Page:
By 2013 utility-scale solar adoption was becoming significant in California. The combination of distributed solar approaching its 5% cap and the presence of thousands of MW of utility-scale solar contributed to the emergence of the duck curve at the California ISO. Assembly Bill 327 passed in 2013 to address a perceived disconnect between the compensation being provided to solar DG adopters and the value of solar DG to California’s electric system. For the first decade of solar DG adoption, the electric system peak coincided with hours of peak solar production, making solar production valuable in addressing increasing peak loads. However, utility-scale and distributed solar collectively surpassed 20% of annual peak load, with utility-scale solar reaching 4,495 MW in 2013, while distributed PV approached its 5% cap. This dramatic increase in solar production caused the peak to shift from the afternoon to the very late afternoon and early evening. With solar production no longer coinciding with the electric system’s peak and net peak, AB 327 mandated a reconsideration of the default NEM tariff, with the new default to become effective as the 5% cap was reached in the respective utility service territories.

    The California Public Utilities Commission issued Decision 16-01-044 in 2016 to implement the NEM successor tariff, commonly referred to as NEM 2.0.113 AB 327 specified some parameters for the revised NEM tariff, while others arose as the commission considered testimony and data from proceeding participants. AB 327 was concerned that NEM customers pay their share of nonbypassable expenses, which largely arise from public purpose programs incurring costs that utility ratepayers bear. These include programs like energy efficiency and low-income support. The issue of ensuring that solar adopting customers pay their share of system costs was addressed partly with this mandated feature and partly through additional features of the revised tariff, including:

    A mandatory interconnection fee.

    A minimum bill provision.

    The phase-in of mandatory TOU rates.

    NEM 1.0 customers were allowed to remain on that tariff, and NEM 2.0 customers were given a guarantee that their NEM 2.0 tariff would be available for 20 years.

    Since 2016, solar has grown rapidly in California. By 2020, utility-scale solar had grown past 15,000 MW and distributed solar had surpassed 10,000 MW. The California ISO peak load is a bit less than 50,000 MW, so the 25,000 MW of solar is quite significant. In 2020, California utility regulators commissioned the Net-Energy Metering 2.0 Lookback Study to assess the performance of the NEM 2.0 tariff.114 The study indicates that further changes in the NEM framework will be needed to address persistent cost shifting. Although commercial customers do not impose a cost shift, residential customers appear to significantly underpay their share of system costs. The California commission has launched NEM 3.0 to consider additional changes in rate and tariff design to address the cost shift and to better align rate design with cost causation.

    C. Arizona: Solar DG Export Tariff at the Resource Comparison Proxy

    The Arizona Corporation Commission (ACC) directed its staff to begin rule-making to develop net energy metering rules in 2007.116 The commission adopted NEM rules in 2008 that provided for annual netting where any end-of-year net kWh sales would be compensated at an avoided cost rate.117 The avoided cost rate was defined to be “the incremental cost to an Electric utility for electric energy or capacity or both which, but for the purchase from the NEM facility, such utility would generate itself or purchase from another source.”118 On December 3, 2013, the ACC issued Decision No. 74022, which ordered that a generic docket be opened on net energy metering issues.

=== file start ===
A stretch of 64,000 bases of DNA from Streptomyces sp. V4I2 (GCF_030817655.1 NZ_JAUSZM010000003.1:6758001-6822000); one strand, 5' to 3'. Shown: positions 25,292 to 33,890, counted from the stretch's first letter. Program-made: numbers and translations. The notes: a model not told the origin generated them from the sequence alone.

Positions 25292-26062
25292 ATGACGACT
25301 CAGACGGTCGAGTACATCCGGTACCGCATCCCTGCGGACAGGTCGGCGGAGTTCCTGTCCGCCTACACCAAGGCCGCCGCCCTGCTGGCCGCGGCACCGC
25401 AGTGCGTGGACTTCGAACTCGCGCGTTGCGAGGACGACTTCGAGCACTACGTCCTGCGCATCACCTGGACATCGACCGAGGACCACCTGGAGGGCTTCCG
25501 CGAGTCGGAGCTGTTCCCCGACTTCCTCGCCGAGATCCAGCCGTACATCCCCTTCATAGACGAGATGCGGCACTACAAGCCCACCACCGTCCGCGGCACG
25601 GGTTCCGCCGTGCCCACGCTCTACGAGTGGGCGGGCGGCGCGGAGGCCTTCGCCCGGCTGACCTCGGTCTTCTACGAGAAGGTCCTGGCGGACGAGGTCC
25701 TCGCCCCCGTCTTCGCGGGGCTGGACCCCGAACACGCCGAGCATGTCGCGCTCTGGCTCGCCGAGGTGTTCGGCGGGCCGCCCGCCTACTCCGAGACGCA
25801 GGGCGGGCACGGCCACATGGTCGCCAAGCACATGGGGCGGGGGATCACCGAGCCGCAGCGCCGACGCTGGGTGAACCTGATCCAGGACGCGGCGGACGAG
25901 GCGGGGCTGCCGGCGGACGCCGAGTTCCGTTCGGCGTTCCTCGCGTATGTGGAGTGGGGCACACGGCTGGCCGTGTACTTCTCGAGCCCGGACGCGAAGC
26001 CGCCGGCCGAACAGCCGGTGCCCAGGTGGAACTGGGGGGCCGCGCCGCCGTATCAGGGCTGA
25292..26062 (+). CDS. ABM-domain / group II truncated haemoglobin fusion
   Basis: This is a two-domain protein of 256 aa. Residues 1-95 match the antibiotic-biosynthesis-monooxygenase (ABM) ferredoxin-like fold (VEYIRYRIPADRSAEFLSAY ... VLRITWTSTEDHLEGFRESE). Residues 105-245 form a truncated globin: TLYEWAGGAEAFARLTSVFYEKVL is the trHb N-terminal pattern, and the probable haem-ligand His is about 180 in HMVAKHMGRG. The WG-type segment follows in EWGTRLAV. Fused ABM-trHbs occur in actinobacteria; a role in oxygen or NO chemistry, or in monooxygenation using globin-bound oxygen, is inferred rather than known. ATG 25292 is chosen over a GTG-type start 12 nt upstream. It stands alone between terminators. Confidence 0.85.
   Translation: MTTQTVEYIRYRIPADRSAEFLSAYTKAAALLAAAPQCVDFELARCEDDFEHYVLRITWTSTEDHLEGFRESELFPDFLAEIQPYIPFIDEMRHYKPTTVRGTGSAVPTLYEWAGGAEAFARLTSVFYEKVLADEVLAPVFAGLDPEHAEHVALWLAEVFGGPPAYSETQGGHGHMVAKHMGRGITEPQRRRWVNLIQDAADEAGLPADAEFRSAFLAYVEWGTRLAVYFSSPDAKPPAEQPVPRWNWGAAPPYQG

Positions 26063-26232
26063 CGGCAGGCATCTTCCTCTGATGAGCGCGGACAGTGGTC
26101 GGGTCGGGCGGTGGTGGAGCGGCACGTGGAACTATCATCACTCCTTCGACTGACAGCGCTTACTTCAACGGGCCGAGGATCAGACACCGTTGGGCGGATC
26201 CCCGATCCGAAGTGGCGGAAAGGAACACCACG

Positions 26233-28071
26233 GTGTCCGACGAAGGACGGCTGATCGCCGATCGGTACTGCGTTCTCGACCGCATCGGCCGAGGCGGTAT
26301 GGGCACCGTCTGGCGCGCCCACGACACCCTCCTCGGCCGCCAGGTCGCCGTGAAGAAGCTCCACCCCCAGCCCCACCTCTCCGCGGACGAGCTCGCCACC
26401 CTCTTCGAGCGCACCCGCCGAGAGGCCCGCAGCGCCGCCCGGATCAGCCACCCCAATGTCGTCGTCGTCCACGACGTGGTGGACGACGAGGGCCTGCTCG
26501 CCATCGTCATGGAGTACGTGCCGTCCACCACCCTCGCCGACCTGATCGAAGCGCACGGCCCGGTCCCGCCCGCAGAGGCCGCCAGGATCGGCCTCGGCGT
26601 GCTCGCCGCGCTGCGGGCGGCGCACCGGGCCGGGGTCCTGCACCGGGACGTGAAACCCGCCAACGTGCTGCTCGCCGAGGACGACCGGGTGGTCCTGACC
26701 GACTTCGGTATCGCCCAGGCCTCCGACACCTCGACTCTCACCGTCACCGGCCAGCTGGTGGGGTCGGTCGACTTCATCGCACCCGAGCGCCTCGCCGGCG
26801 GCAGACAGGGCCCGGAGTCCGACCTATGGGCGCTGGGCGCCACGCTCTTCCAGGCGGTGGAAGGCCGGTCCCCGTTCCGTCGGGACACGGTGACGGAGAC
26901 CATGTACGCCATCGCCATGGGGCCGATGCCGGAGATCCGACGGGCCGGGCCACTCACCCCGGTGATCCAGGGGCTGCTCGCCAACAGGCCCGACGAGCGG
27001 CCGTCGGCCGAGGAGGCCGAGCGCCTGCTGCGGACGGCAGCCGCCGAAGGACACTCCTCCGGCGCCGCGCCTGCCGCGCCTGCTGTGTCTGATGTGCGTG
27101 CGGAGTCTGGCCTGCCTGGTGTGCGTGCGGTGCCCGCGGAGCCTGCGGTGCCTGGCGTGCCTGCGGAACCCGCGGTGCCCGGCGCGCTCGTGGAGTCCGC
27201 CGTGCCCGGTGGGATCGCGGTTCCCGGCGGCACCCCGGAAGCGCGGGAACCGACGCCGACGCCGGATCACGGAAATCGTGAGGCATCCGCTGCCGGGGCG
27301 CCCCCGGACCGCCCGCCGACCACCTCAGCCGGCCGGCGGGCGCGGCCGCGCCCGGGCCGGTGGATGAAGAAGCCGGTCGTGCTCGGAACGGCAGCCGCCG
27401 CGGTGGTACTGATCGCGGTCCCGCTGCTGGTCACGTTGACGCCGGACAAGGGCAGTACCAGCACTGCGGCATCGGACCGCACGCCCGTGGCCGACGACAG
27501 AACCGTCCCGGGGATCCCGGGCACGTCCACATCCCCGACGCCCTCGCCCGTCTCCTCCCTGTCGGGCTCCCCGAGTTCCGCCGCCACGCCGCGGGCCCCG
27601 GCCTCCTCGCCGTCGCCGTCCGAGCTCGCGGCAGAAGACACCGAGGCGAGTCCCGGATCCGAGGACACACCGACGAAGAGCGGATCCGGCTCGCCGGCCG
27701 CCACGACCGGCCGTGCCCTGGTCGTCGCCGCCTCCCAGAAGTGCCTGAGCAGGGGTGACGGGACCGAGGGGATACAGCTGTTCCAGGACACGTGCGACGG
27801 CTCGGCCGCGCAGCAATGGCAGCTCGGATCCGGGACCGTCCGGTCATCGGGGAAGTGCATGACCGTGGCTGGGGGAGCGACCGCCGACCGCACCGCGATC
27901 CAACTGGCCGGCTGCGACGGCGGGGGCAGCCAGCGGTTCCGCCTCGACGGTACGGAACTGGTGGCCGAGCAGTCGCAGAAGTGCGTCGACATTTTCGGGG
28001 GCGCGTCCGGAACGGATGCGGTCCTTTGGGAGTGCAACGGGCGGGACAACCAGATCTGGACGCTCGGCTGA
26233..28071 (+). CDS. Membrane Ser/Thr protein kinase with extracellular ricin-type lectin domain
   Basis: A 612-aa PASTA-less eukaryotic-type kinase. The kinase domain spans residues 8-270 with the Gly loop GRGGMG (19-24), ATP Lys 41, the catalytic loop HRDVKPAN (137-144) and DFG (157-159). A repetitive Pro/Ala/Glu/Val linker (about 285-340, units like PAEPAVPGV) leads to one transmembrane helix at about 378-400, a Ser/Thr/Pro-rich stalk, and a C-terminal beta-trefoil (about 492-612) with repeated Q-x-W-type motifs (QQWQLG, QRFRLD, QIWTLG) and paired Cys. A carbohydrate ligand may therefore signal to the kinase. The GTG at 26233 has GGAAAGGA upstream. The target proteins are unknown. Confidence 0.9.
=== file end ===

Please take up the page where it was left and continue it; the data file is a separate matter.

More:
Docket E-00000J-14-0023 was opened in early 2014 to consider these issues. The ACC issued Decision No. 75859 on January 3, 2017, finding that NEM should be replaced with an instantaneous netting mechanism, known as the inflow/outflow model in Michigan, that compensates DG exports at the “actual value of DG.”119 NEM customers with an interconnection request that was filed before the effective date of the export credit tariff could remain with NEM for 20 years.

    The ACC determined that the value of DG should be set at an administratively determined avoided cost and advanced two methodologies: the staff avoided cost methodology and the staff resource comparison proxy (RCP) methodology, as modified by the ACC. The staff avoided cost methodology specifies energy, generation capacity, transmission capacity and distribution capacity, line losses and environmental costs at specified levels for five years.120 The RCP methodology uses the five-year rolling weighted average of a utility’s solar power purchase agreement and utility-owned solar generating resources with additions for the benefits of avoided transmission and distribution capacity investment and avoided line losses. The ACC specified that the inputs to the avoided cost methodology be updated every year and that the methodology be considered in full with each new rate case. The five-year duration was selected to reflect an expectation that a new rate case would occur approximately every five years.

    Arizona Public Service implemented the RCP methodology through its RCP Rate Rider.121 The rate rider specifies a 10-year rate (exceeding the initial five-year duration contemplated in the originating commission order) and carries the provision that the proxy will not decline by more than 10% per year. With utility-scale solar prices declining rapidly over the last five years, the 10% protection has proven important. For solar DG installed in 2017, the RCP is 12.9 cents per kWh. By 2021, the RCP declined to 9.405 cents per kWh.

    Residential solar customers at Arizona Public Service have three TOU rate design options, two of which include a demand charge. Nonsolar customers have the same TOU options and two options that are not TOU.